Jiu Jitsu and all its suckage

It’s been an age since I’ve written about jiu jitsu. Could be because attending class has been a bit hit or miss the last few months. Anyway, yesterday I had the hardest time finishing a roll because some dude’s feet smelled so bad. And I mean bad. So bad, like, the smell was on the mat and on my gi. It just stuck to everything.

Disgusting right?

Well, they really don’t tell you about what you’ll go through when you first join jiu jitsu. You just sort of learn as you go, and if it doesn’t scare you off, then you stick around and just deal with the suck.

And there’s a lot of suck.

I’ve had sweat drip in my eye and my mouth. I’ve finished rolling and was drenched with other people’s sweat all over my gi.

I’ve smelled so rank that I couldn’t wait to get home to wash, and literally splashed water over my upper body, shirt and all, to try to wash the smell off.

These are the things you go through when you’re in jiu jitsu.

These are the things I tell my friends who aren’t in jiu jitsu. Who are grossed out, and suggest I try something else for exercise. Because why? Why would anyone put themselves through it? To be all up in another person’s sweaty, smelly space?

Of course, they don’t understand–even though there are times when it sucks, the reward is worth it.

When you finally nail that arm bar you’d been wrestling so hard to get. Or pulling off the kimura, omaplata, or triangle. Or hell, just surviving seven minutes without getting choked out is an accomplishment in and of itself.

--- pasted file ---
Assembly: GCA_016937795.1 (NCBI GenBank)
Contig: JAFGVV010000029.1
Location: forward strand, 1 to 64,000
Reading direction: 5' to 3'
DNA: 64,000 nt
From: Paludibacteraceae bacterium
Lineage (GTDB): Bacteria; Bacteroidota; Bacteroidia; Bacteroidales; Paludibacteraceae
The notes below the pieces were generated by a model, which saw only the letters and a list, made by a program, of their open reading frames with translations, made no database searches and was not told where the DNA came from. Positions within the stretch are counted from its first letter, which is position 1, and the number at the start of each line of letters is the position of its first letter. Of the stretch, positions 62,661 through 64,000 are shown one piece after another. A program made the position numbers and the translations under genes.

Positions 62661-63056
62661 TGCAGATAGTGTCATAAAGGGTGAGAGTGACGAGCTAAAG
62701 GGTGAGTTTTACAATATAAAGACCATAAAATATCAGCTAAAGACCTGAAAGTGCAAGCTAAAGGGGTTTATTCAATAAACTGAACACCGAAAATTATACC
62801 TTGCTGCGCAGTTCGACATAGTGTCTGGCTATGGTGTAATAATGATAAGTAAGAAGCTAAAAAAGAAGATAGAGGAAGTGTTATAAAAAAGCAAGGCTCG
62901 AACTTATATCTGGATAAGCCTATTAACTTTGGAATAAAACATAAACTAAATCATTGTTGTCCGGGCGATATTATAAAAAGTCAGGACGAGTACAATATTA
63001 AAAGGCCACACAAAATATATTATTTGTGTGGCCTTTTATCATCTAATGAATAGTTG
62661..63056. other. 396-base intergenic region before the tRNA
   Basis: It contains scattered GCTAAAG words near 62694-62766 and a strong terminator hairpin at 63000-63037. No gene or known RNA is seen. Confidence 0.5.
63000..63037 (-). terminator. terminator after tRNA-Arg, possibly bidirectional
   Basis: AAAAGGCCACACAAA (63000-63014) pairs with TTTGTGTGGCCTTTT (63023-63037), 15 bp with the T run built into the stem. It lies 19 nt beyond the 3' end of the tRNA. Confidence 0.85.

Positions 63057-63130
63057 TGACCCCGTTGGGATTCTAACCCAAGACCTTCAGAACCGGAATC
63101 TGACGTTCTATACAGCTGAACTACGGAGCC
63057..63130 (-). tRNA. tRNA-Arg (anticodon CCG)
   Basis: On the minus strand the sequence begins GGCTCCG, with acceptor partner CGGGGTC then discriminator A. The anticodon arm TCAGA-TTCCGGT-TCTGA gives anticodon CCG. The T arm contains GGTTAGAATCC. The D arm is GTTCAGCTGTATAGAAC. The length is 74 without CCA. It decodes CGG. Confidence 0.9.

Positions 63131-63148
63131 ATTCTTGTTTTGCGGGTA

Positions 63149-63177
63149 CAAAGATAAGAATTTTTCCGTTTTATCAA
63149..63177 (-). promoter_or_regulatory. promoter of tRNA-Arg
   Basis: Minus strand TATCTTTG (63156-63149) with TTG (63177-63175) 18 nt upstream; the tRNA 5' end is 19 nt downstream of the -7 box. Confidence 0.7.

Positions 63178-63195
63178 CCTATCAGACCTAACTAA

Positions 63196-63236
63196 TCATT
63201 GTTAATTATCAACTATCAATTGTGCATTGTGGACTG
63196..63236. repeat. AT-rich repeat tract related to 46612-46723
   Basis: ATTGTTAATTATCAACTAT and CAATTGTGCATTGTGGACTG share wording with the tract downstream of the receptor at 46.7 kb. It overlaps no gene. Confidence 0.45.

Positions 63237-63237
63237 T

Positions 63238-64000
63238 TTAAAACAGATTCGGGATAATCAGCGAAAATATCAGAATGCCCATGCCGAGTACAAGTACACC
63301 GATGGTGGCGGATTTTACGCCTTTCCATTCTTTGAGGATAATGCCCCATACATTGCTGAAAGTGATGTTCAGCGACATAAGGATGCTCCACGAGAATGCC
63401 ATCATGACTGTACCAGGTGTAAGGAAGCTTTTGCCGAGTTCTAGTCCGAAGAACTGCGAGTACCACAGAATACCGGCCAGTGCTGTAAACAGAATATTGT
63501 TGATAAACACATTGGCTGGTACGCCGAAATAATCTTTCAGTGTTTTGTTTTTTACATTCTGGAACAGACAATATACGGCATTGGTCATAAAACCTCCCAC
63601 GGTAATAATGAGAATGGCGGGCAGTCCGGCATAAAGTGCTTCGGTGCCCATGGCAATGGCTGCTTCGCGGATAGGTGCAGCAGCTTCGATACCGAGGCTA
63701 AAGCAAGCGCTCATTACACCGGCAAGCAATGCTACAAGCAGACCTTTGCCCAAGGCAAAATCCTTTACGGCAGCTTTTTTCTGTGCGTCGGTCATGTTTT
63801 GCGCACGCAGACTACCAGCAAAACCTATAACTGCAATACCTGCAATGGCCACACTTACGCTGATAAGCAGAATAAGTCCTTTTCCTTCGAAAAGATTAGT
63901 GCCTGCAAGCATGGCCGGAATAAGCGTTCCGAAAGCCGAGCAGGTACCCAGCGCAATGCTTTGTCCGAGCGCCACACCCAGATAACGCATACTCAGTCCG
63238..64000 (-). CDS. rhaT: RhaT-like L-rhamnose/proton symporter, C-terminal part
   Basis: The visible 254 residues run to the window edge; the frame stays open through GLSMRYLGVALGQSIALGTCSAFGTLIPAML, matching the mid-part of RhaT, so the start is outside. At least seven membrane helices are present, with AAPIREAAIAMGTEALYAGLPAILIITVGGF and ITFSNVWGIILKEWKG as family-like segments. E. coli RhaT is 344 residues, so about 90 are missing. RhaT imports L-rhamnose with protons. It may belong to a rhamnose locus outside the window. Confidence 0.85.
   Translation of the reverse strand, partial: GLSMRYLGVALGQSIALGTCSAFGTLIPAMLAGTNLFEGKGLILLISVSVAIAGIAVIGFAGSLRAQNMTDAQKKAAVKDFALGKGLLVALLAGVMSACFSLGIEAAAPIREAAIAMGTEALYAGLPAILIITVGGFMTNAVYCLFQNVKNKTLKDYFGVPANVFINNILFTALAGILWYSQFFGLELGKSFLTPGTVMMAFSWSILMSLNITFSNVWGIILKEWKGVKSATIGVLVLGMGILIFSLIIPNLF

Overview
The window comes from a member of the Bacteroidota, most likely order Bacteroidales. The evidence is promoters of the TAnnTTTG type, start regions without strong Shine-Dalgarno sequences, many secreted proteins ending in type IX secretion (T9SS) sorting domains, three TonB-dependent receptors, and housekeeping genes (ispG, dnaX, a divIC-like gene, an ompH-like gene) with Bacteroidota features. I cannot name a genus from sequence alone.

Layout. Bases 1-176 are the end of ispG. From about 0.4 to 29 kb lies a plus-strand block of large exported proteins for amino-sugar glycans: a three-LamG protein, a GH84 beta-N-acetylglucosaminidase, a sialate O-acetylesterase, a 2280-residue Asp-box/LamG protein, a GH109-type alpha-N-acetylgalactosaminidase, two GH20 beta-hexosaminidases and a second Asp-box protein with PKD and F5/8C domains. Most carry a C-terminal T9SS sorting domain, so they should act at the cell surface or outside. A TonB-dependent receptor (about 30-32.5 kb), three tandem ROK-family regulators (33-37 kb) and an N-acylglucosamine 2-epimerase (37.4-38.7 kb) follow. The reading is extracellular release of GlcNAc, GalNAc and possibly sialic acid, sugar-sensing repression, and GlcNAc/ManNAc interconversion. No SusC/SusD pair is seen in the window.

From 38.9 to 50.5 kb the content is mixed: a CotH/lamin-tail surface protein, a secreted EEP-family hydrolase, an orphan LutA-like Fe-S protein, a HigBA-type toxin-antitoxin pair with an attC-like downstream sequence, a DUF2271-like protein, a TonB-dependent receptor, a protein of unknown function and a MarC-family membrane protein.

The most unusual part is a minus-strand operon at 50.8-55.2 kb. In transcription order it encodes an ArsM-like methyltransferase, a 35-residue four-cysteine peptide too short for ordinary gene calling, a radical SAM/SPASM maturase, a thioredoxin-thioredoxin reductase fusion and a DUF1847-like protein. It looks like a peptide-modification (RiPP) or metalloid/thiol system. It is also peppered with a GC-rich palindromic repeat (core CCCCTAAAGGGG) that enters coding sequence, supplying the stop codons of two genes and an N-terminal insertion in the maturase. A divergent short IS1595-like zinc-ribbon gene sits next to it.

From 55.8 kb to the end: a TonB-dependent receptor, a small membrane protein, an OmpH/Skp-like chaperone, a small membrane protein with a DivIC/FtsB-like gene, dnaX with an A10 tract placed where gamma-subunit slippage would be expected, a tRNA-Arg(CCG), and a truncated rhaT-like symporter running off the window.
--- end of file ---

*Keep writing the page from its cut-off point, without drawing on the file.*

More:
So, no. I won’t quit jiu jitsu and join taekwondo.

I’m good just where I’m at.

Jiu Jitsu and all its things…

So like most people that are of a “certain age” I decided I needed some type of exercise in my life, but I didn’t want to deal with the monotony of the gym. I wanted something else, something that was more of a challenge. And that’s when I came across a gym that focused on Mixed Martial Arts. I gave them a call and decided to give Brazilian Jiu Jitsu a try.

Changed my life.

How? Well, I’m a tiny person. Like real tiny. And maybe because of my small stature, I sort of shied away from full contact sports. But this! Jiu jitsu, was all up in my face. It took a little bit of an adjustment, having people sweat all over me. And I’m not going to lie, there were times when I got other people’s sweat in my eye and mouth. Thoroughly disgusting. But in the end, it was an experience. A growing experience that helped me learn what its like to be in bad positions, and how to get out of them. And between all the arm bars, triangles, and Americanas I learned I wasn’t as frail as I thought.

The second thing I learned in this sport, was that as crazy as it seems to those looking in, it is not as dangerous as one might think. Oh yes, there is a chance you’ll get hurt, but it’s the same as any other sport, maybe even less. Because when you’re training jiu jitsu, you’re training with a partner, and no one–no one–wants to hurt their training partner. So while rolling (training), you match intensity with your partner, and there’s hardly anyone that trains more than 85%. The only time one goes the full 100% is while competing. So what I learned, is there is a respect between teammates and an awareness and desire for their well being.

The last thing I learned about jiu jitsu is: It’s just fun. There’s nothing like it. Training–wrestling with a partner, trying to get out of certain positions, or trying for a submission. Failing, and getting submitted yourself, just to dust yourself off, and roll again. Then, finally, submitting someone for the first time. It’s awesome. It’s fun. It’s jiu jitsu, and really, there’s nothing like it.